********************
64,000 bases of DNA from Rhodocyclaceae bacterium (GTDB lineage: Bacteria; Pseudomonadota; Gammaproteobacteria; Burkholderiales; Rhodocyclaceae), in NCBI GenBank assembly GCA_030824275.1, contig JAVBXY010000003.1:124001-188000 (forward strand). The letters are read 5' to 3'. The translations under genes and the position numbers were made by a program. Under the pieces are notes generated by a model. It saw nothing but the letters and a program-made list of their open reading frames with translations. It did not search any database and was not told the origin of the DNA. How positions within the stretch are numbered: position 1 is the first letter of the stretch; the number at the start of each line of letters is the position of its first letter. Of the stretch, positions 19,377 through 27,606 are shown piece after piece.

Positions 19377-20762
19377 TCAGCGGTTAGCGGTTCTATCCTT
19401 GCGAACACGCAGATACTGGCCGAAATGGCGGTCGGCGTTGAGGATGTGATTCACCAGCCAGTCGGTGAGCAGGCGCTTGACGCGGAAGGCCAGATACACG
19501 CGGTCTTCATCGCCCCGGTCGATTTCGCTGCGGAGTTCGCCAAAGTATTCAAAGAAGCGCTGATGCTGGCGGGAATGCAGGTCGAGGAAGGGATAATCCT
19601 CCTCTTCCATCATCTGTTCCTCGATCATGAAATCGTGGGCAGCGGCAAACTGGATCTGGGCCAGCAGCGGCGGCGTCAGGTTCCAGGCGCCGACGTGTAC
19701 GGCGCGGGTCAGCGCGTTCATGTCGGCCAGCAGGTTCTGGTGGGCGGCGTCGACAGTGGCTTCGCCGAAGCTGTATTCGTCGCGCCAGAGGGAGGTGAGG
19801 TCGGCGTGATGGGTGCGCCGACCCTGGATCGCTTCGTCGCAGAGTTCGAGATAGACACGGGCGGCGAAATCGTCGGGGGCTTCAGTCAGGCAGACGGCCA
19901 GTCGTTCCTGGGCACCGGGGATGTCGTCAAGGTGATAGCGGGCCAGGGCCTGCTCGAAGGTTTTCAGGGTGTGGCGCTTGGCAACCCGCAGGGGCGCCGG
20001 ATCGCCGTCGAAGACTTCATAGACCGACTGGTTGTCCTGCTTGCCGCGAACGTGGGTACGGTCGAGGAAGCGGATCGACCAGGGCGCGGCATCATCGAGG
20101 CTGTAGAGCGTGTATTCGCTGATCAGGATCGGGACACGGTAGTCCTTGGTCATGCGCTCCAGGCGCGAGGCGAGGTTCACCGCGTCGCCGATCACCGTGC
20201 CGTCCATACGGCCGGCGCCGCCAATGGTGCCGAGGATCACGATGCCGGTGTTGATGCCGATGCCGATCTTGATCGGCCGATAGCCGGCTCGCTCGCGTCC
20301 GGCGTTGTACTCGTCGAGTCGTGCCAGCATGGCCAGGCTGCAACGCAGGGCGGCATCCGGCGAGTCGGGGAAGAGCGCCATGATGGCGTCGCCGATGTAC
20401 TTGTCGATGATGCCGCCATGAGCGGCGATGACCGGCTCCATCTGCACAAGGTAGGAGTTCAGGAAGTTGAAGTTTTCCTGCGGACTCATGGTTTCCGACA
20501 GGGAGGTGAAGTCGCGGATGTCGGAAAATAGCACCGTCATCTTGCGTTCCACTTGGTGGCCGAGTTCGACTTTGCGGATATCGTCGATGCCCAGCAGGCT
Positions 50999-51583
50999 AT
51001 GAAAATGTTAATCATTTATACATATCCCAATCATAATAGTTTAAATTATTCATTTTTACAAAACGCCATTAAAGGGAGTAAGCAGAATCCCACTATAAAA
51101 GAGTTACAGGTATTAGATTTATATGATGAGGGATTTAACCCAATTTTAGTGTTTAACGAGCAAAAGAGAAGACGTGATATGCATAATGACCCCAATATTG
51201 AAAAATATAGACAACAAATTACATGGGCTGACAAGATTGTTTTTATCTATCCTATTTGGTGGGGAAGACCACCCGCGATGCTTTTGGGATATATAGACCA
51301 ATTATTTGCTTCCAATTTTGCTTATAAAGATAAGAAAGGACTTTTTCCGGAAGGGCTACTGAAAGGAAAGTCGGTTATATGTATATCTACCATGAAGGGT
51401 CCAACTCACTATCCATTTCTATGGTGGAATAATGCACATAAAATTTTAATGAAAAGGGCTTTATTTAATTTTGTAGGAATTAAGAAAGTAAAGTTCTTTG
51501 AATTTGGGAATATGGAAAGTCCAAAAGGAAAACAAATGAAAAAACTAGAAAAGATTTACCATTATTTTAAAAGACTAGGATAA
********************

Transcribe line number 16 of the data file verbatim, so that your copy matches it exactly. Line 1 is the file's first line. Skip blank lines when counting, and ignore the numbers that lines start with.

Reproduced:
Positions 50999-51583